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Re: Seismic Beams

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Jessica Pemberton wrote:
> I am fairly new in the steel building design department and I have a
> general question
> for you experts on the matter.  What is the purpose of a seismic beam in
> a steel building
> with a heavy gage roof sheathing?  Wouldn't a stiff angle do the same
> job much cheaper?
> I have analyzed some existing steel buildings with a deep (3 inch ribs)
> 26 gage pan deck
> and found that the seismic beam used at the top of the CMU wall was much
> less stiff
> than the steel pan deck sheathing.  With the given purlin spacing and
> attachment, it was
> obvious that the sheathing would absorb the vast majority of the lateral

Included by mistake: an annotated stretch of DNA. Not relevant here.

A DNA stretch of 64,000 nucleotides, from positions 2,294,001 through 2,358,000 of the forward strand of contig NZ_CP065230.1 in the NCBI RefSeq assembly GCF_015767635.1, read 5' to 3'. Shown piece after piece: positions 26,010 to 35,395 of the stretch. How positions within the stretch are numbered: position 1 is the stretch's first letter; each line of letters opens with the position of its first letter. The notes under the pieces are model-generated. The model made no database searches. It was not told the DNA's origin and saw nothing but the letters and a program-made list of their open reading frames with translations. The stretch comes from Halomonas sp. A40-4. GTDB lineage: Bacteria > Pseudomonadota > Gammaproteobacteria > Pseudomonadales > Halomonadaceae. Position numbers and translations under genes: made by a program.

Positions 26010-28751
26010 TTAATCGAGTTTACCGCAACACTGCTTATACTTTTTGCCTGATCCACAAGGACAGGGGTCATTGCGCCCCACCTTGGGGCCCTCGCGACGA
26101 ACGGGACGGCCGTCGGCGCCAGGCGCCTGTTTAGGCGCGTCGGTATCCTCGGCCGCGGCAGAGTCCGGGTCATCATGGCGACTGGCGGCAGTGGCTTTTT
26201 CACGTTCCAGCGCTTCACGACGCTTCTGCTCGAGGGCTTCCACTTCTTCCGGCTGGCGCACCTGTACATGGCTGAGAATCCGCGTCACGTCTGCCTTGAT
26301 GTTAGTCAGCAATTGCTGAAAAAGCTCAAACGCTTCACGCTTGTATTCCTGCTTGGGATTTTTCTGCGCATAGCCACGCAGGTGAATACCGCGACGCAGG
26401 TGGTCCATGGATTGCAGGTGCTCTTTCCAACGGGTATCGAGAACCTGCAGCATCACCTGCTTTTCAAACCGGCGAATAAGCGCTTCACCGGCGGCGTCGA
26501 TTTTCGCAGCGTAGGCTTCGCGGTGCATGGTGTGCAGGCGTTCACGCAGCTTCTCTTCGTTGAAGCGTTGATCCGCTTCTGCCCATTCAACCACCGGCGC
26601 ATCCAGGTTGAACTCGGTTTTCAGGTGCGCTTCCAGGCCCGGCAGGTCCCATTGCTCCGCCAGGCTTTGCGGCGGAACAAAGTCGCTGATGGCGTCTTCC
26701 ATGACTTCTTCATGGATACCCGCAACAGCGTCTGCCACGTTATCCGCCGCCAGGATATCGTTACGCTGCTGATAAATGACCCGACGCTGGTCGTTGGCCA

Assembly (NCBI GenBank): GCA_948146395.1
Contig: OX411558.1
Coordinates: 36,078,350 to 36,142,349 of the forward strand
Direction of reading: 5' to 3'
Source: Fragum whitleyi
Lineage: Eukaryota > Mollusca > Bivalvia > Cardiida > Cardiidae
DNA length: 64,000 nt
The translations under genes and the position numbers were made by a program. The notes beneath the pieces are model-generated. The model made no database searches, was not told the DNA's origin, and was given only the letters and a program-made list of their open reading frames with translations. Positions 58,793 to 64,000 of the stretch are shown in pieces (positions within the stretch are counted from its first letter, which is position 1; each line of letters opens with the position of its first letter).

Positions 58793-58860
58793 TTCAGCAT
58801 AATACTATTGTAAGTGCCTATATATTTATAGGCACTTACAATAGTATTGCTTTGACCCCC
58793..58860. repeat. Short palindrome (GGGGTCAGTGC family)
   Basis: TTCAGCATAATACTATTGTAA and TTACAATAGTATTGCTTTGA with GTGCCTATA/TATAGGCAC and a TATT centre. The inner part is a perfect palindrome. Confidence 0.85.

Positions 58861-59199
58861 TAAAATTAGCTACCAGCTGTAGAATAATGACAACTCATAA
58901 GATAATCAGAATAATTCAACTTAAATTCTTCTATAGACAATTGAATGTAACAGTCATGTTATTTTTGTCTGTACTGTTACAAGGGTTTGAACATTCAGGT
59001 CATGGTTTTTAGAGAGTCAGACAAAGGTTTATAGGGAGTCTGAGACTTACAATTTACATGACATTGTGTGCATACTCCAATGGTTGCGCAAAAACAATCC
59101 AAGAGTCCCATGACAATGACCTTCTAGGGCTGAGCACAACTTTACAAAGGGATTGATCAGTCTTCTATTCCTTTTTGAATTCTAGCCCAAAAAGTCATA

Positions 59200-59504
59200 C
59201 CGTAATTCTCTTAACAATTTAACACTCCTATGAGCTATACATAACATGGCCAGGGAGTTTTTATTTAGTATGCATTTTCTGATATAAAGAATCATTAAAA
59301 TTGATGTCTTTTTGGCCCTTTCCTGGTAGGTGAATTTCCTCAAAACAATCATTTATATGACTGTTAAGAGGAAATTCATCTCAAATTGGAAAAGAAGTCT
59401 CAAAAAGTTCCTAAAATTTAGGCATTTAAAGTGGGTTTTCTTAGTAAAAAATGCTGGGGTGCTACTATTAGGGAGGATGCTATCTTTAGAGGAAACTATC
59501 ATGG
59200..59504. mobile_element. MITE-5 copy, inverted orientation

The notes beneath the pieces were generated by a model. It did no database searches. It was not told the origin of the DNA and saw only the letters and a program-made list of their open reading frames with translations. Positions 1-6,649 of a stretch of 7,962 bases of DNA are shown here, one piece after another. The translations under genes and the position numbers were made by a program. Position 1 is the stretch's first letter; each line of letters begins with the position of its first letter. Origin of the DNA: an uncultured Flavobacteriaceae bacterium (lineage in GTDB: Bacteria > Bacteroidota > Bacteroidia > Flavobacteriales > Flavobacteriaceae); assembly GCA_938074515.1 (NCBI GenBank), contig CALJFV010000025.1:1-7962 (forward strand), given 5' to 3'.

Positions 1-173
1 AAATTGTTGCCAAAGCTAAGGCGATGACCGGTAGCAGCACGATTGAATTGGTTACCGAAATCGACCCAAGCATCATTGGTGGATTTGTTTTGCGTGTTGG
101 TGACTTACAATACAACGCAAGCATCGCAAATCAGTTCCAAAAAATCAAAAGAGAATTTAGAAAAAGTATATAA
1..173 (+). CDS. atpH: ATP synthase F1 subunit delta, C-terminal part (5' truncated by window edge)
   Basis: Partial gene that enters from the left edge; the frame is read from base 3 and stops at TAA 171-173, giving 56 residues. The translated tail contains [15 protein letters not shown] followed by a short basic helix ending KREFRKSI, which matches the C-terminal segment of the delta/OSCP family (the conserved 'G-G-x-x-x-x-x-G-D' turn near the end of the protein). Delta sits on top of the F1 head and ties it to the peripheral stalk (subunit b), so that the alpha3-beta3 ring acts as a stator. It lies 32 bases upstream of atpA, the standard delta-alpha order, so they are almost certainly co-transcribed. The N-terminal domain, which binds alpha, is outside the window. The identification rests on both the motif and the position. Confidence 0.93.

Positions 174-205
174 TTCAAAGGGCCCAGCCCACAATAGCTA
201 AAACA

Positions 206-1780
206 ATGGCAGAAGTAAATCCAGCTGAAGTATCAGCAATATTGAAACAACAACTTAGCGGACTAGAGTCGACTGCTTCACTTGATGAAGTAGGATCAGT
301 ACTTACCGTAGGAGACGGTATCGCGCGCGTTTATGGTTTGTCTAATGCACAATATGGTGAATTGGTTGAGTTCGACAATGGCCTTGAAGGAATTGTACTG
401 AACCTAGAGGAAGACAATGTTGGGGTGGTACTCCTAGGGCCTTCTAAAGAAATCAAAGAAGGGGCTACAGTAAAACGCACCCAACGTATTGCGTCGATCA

> load from the wall
> because of the relative stiffnesses involved.  Are there no provisions
> for steel sheathing
> diaphragm shear development?  I have many resources showing accepted
> methods for
> calculating the allowable steel diaphragm shear (given an immense amount
> of data involved).
> Couldn't one verify that the sheathing will absorb this load and thereby
> release the need
> for the seismic beam.  A simple angle could be used for a continuous
> positive connection
> as required by code.  I could be way off, but it seemed a worth while
> question.

The seismic beam that you refer to, can  be acted as chord beam of the
diaphragm, steel deck or steel angle is too slender for compression. 
Instead of chord beam, some engineers add additional continuous bars in
the CMU wall to act as chord beams also.


Tom Chiu, SE